Sewing was one of my first hobbies; as soon as I could hold a colouring pencil without poking myself in the eye my grandmothers were buying me children's tapestry kits, showing me basic embroidery stitches and encouraging me to make simple toys like sock puppets. I loved art and textiles at school, and I have been sewing full-time for fifteen years (I can hardly believe it myself!)
So it sometimes takes me a moment to remember that not everyone has had the chance to learn such a fun and useful skill, and that at first glance it can seem like it's not for everyone.
Sewing, even in the context of fashion and clothing manufacture, is rarely mentioned in any discussion of the garments themselves. When it is, it is in the context of something extraordinary; the hours (usually running into days or weeks) it took for a team of seamstresses to make a couture gown or show-stopping film costume. Even in the world of home sewing, the number of 'must have' gadgets on offer in a specialist sewing shop can seem overwhelming, and sewing (or dressmaking in particular) can look like a hobby that is only suitable for people with time, money and physical space to spare.
Yes, it does take time (and patience!) to get really good at sewing, but that's part of the joy of it for me. There is always something new to learn; a new technique or fabric to work with, new challenges to master.
A basic sewing kit needn't cost a lot or take up a lot of space- my must-haves are surprisingly similar to the contents of my grandmothers' sewing baskets.
Just because the fundamentals of home sewing have stayed the same for so long doesn't mean it is a tool of oppression, or a regressive hobby that has no relevance to modern life. Sewing and embroidery have been used as methods of both self-care and protest by people of all genders for decades; ideas that have been revived by activists like the Craftivist Collective for a 21st century audience.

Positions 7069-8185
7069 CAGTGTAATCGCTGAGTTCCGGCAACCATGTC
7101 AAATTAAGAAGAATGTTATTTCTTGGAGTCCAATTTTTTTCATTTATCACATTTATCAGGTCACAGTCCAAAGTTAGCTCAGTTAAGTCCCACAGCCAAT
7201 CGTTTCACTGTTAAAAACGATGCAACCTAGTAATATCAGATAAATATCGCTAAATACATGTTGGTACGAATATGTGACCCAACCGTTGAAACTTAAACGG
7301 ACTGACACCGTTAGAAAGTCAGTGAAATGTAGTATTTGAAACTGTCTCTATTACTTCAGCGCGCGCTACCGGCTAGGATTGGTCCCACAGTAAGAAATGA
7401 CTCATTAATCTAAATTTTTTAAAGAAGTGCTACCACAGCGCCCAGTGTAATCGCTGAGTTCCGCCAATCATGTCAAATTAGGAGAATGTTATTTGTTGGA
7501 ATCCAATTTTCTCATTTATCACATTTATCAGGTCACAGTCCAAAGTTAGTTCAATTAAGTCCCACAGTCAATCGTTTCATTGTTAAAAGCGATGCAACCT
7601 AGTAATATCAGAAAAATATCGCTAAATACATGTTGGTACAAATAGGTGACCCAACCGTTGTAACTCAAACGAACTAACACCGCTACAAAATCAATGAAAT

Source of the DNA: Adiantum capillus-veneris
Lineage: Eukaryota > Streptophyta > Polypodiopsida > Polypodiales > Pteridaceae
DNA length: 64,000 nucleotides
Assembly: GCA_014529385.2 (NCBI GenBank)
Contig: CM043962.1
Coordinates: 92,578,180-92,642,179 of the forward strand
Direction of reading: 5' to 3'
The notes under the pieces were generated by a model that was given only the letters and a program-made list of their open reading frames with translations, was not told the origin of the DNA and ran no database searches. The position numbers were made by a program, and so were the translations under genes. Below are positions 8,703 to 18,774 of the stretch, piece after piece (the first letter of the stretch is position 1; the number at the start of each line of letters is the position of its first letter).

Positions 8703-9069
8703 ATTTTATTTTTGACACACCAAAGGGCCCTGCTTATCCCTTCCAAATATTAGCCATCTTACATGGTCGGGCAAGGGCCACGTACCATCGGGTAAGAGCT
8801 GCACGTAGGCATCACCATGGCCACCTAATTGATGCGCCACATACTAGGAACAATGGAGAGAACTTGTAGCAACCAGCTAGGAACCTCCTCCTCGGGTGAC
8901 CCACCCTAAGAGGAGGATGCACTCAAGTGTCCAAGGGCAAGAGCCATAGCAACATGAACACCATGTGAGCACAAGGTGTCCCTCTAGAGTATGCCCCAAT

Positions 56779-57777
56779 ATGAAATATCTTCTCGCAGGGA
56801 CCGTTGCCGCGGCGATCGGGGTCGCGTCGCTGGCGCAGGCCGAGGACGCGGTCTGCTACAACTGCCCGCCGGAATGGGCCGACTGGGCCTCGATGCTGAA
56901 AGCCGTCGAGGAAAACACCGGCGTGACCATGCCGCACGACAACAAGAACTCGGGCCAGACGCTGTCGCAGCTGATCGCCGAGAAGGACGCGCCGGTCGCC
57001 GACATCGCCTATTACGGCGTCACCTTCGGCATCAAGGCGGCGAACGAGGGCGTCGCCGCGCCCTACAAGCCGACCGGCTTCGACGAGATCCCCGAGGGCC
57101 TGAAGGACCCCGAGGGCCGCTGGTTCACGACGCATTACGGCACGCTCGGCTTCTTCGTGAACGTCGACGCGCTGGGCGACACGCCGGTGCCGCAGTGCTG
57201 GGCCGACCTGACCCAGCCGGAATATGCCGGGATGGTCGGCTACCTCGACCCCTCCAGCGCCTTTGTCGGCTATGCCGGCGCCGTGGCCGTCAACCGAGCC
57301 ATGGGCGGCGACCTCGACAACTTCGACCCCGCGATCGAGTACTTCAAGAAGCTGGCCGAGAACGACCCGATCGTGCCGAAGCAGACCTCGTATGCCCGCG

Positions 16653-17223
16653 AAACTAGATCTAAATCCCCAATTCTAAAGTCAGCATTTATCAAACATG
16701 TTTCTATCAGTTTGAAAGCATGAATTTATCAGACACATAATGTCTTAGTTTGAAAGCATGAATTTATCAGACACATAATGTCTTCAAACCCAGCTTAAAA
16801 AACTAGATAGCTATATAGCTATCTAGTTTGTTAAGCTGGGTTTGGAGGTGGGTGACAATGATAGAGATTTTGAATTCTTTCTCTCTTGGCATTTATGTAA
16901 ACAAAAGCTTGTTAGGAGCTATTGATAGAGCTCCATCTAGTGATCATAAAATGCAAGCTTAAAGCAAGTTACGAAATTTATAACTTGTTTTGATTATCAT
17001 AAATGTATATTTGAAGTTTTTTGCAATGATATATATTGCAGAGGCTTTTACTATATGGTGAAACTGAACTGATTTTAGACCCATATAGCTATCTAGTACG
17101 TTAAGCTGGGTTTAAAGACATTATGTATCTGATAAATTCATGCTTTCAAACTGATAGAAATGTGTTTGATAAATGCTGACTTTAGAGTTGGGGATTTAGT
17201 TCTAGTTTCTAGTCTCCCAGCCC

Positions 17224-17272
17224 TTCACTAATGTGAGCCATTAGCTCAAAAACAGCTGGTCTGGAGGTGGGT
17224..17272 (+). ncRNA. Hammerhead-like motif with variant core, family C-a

The world's problems (and our 24/7 access to endless documentation and discourse about them) can seem overwhelming. There is no way that we can, by ourselves, fix all the things we worry about. But, by sewing, we can fix something. It may only be a tiny thing; a button on a cardigan or shirt, a hole in a favourite jacket or pair of trousers. We don't have to return our garments to their original state, we can help them evolve, making them unique to us, a way to showcase our skills and personal style. We can keep our clothes out of landfill for that little bit longer, and push back against a system that is desperate for us to buy more and more stuff, even when our bank balances and the environment can no longer take the strain.
And of course, the beauty of sewing is that you can always unpick it and start again! If only that was possible for more things in life. By seeing sewing as a creative process rather than just a way to get from 'broken' to 'fixed', we can enjoy the act of sewing and allow ourselves the room to make mistakes as we learn. So be brave! and tackle something in your 'I can't wear this in its current state' pile today. You'll feel better for it, trust me!